I’ve been working on a piece of homework assigned during a presention by my Australian buddy Donna McGeorge at the 2011 IFVP Conference. One of her recommendations to us was to make a list of fifty declarations: statements that we know, through our professional expertise, to be absolutely true. This list can then be turned into book chapters, blog posts, etcetera.
I am finding this exercise not only useful, but a lot of fun as well! Here are mine so far:
Eris’ Twenty Declarations
1. Good meeting design, like good graphic design, requires white space.
2. You don’t have to call on people in the same order in which they raise their hands.
3. Communication works best if I assume the other person has good intentions.
4. Adding “but…” to the phrase “I’m sorry” negates the apology.
5. No one ever complained about a meeting ending early.
6. You don’t have to be the “official” facilitator to positively affect a meeting.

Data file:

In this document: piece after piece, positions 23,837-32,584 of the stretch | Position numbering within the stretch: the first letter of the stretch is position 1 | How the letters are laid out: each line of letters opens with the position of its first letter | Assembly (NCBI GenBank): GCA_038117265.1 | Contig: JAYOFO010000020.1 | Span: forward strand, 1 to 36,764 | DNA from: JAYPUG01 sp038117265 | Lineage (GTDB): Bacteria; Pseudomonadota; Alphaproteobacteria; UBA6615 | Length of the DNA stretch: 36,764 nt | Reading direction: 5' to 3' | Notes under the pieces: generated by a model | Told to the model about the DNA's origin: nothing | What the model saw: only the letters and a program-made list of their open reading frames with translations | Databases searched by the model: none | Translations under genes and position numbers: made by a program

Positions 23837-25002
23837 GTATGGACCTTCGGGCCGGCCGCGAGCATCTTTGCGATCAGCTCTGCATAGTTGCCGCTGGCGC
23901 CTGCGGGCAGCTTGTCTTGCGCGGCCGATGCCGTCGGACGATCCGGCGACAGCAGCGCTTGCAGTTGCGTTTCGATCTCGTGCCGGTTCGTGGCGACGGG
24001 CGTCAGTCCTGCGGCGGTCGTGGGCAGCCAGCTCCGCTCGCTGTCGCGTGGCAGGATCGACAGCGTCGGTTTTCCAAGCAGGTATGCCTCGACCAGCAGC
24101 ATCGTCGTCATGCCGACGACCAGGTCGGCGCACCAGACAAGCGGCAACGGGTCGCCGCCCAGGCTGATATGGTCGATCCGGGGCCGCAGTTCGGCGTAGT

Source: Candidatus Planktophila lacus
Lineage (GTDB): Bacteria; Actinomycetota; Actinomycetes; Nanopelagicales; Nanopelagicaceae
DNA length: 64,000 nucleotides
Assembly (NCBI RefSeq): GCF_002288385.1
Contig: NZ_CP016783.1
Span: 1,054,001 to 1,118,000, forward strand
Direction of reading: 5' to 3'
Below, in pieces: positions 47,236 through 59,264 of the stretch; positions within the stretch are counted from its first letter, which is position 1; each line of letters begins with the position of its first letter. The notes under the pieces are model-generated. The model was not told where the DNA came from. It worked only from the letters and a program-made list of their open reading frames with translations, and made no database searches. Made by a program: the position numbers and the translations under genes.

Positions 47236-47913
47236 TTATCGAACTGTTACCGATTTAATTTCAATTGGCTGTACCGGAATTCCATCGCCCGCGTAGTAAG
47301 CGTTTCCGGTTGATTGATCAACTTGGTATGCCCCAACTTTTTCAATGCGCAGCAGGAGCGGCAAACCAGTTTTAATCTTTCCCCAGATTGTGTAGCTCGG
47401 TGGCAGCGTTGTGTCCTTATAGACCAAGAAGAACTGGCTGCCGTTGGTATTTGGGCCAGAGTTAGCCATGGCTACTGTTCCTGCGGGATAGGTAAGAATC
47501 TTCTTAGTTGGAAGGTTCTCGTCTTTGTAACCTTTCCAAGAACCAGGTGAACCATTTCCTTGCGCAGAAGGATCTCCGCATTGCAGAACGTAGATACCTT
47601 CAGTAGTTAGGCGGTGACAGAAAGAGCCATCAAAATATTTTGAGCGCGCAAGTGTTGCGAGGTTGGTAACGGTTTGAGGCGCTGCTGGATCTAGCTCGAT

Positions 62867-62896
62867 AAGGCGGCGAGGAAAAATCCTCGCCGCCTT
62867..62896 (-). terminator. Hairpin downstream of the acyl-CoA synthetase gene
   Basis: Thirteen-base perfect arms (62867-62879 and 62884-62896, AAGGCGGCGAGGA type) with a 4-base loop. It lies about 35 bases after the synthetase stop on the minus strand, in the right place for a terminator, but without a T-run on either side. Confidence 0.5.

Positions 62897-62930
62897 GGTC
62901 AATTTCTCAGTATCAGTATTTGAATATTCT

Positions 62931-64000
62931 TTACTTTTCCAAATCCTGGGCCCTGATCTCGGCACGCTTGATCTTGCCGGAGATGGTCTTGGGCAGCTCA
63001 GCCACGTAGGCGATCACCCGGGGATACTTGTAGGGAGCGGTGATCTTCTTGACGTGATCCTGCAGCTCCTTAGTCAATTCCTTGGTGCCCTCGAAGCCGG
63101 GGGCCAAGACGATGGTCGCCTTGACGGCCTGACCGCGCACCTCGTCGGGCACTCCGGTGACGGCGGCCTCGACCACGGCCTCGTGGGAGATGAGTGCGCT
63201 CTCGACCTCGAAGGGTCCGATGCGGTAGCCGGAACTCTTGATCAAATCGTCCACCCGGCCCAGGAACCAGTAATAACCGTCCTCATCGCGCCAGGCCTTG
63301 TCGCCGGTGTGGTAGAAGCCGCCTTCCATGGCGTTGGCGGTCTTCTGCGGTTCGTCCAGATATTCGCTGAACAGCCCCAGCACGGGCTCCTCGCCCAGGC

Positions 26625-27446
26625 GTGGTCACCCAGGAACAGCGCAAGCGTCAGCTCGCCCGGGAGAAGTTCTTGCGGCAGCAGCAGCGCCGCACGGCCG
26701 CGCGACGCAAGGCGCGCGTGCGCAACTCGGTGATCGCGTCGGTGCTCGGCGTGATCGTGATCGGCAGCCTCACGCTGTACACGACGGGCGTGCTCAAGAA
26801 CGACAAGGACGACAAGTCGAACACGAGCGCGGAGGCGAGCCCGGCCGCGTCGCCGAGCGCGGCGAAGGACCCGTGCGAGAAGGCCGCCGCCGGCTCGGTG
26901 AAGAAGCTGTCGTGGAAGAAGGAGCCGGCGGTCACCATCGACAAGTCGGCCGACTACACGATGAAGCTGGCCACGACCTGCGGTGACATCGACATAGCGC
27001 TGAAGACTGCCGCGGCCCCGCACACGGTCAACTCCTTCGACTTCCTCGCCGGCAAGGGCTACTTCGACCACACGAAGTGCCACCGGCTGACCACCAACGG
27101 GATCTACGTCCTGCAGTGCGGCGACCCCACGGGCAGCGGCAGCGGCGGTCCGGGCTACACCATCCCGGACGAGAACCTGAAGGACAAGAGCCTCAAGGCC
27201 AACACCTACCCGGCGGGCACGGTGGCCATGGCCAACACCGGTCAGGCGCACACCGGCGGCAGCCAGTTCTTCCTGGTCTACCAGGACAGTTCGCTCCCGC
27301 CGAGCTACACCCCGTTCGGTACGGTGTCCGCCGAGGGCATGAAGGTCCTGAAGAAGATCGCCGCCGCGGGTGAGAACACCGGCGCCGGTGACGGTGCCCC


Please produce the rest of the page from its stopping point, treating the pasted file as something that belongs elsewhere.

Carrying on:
7. Don’t work at it, play with it!
8. It’s possible to enjoy something that you suck at.
9. There’s no right answer to the wrong question.
10.The only way to eat an elephant is one bite at a time; the order of the bites helps.
11.Before you decide HOW to do it, you need to be clear on WHY you’re doing it.
12.If you didn’t document it, it may as well not have happened.
13.You haven’t really made a decision if you haven’t included WHO is going to implement it and WHEN.
14.The only way to make space for quieter people to speak is for louder people to shut up.
15.Don’t let people think they are going to decide if they’re not. They’ll never trust you again.
16.Consensus is not the only tool.
17.If I want things to be different…*I* have to be different!
18.Run your own race.
19.There are no do-overs, only do-betters.
20.Eliminating the “problem person” doesn’t necessarily solve the problem.
I’ll explore and elaborate on these over the next six months of posts.